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United States Department of Agriculture

Agricultural Research Service

Research Project: Chemistry of Natural Products for Nutraceutical Use, Pest Management and Crop Development

Location: Natural Products Utilization Research

Title: Bioassay-directed isolation and identification of phytotoxic and fungitoxic acetylenes from Conyza canadensis

Authors
item Queiroz, Sonia -
item Cantrell, Charles
item Duke, Stephen
item Wedge, David
item Nandula, Vijay
item Moraes, Rita -
item Cerdeira, Antonio -

Submitted to: Journal of Agricultural and Food Chemistry
Publication Type: Peer Reviewed Journal
Publication Acceptance Date: May 21, 2012
Publication Date: May 21, 2012
Citation: Queiroz, S.C., Cantrell, C.L., Duke, S.O., Wedge, D.E., Nandula, V.K., Moraes, R.M., Cerdeira, A.L. 2012. Bioassay-directed isolation and identification of phytotoxic and fungitoxic acetylenes from Conyza canadensis. Journal of Agricultural and Food Chemistry. 60:5893-5898.

Interpretive Summary: Conyza Canadensis, also known as horseweed, is a plant species indigenous to America, now distributed globally. C. canadensis is a common weed found in more than 40 crops. C. canadensis infests orchards, roadsides, vineyards, field crops such as corn, soybean and cotton, hay crops, pastures and rangeland throughout North, Central, and South America. It is problematic because of the frequent occurrence of biotypes with evolved resistance to glyphosate and paraquat, and the weed’s ability to complete its life cycle as a winter or summer annual weed. This weed has caused economic losses to farmers due to the decrease in quality and quantity of crop production. To combat the herbicide-resistant weed biotypes there is a need for new herbicides with new modes of action. Several phytochemicals produced by certain types of plants can affect the germination and the development of other nearby competing species. no studies on the isolation and identification of the phytotoxic compounds from C. canadensis have been done using a bioassay-directed isolation of active compounds, a process likely to discover highly bioactive, novel compounds. The objective of this study was to identify the phytotoxic compounds of C. canadensis by systematically performing bioassay-directed isolation and subsequent identification of the bioactive constituents. The activity of the isolated compounds is also reported against various species of plant pathogenic fungi.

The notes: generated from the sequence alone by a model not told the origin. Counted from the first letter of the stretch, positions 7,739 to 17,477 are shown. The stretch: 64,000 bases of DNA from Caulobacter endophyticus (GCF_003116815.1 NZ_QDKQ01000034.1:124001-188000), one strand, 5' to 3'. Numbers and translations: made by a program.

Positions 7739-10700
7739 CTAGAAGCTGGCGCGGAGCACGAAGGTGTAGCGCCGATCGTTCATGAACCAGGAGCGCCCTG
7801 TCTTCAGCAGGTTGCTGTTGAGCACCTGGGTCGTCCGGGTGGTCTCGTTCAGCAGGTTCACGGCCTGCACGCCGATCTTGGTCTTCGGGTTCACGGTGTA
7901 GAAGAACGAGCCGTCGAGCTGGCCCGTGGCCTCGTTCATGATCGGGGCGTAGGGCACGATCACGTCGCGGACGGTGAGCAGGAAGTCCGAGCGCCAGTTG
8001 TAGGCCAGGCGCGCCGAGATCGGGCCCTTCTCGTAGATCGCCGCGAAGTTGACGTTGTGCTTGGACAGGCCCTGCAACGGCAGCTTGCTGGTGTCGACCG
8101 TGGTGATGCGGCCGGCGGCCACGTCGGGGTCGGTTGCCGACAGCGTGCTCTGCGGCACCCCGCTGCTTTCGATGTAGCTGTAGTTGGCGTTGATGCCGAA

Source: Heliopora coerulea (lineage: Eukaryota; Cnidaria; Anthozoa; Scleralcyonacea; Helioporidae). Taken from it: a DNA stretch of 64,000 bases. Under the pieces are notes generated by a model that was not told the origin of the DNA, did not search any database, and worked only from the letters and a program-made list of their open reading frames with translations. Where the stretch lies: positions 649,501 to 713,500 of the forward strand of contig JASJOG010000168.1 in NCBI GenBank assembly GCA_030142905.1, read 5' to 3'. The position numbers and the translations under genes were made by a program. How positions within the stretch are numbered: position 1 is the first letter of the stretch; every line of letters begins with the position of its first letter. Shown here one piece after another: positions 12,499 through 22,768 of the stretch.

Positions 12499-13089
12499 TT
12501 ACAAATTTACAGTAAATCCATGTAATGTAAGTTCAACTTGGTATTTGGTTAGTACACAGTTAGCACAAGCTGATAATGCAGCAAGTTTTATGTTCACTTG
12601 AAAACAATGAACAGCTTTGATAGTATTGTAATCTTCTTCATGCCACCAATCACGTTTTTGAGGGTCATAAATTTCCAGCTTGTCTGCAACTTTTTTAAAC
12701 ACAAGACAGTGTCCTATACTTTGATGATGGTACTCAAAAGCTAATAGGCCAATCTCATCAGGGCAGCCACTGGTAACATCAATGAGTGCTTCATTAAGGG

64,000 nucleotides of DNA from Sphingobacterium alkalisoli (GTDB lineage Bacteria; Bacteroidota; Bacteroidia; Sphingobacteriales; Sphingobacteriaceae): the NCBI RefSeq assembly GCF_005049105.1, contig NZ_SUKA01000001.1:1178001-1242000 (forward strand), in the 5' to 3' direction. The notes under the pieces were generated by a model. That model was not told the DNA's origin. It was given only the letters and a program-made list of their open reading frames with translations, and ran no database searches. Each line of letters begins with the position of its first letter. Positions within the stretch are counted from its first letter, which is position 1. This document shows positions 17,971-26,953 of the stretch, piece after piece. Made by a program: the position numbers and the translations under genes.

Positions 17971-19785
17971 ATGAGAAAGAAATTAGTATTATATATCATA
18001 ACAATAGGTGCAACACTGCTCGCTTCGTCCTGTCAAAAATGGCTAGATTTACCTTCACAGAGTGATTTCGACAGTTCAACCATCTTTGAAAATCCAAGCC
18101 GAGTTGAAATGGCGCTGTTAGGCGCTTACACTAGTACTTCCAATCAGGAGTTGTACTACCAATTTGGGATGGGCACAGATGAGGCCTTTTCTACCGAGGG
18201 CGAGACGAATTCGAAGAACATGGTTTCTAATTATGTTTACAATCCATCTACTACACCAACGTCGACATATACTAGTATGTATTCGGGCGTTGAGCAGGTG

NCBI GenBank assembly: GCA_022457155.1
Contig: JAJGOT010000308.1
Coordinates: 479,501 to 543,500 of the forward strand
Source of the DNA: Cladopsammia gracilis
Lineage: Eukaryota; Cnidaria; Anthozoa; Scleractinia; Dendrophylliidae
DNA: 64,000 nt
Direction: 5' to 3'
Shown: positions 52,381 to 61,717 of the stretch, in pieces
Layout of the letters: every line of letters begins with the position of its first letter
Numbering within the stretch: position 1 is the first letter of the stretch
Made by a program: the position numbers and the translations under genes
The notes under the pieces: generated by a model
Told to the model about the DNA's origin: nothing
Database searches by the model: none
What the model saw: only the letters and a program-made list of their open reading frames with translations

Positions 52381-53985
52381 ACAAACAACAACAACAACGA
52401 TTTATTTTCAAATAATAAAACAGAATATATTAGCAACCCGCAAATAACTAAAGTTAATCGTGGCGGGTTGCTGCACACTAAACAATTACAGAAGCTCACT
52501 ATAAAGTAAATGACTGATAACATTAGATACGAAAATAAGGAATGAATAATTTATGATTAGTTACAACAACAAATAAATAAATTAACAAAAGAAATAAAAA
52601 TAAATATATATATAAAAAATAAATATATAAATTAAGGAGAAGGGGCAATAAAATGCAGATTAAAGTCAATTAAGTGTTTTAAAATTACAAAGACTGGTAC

Technical Abstract: Conyza canadensis (L.) Cronquist syn. (horseweed), is a problematic and invasive weed with reported allelopathic properties. In order to identify the phytotoxic constituents of the aerial parts, a systematic bioactivity-guided fractionation of the dichloromethane extract was performed. Three active enyne derivatives, (2Z,8Z)-matricaria acid methyl ester, (4Z,8Z)-matricaria lactone and (4Z)-lachnophyllum lactone, were identified. The lactones inhibited growth of the monocot Agrostis stolonifera (bentgrass) and the dicot Lactuca sativa (lettuce) at 1 mg ppm-1, while the (2Z,8Z)-matricaria acid methyl ester was less active. In a dose-response screening of the lactones for growth inhibitory activity against Lemna paucicostata, (4Z)-lachnophyllum lactone was the most active with an IC50 of 104 Micro M, while the (4Z,8Z)-matricaria lactone was less active (IC50 of 220 Micro M). In a fungal direct bioautography assay, the two lactones at 10 and 100 Micro g/spot inhibited growth of the plant pathogenic fungi Colletotrichum acutatum, C. fragariae, and C. gloeosporioides. In a dose-response screening of the lactones against six different plant pathogenic fungi, (4Z,8Z)-matricaria lactone was more active than the commercial fungicide azoxystrobin on C. acutatum, C. fragariae, and C. gloeosporioides at 30 Micro M and about as active as the commercial fungicide captan against C. gloeosporioides, while (4Z)-lachnophyllum lactone was less active.

Last Modified: 10/1/2014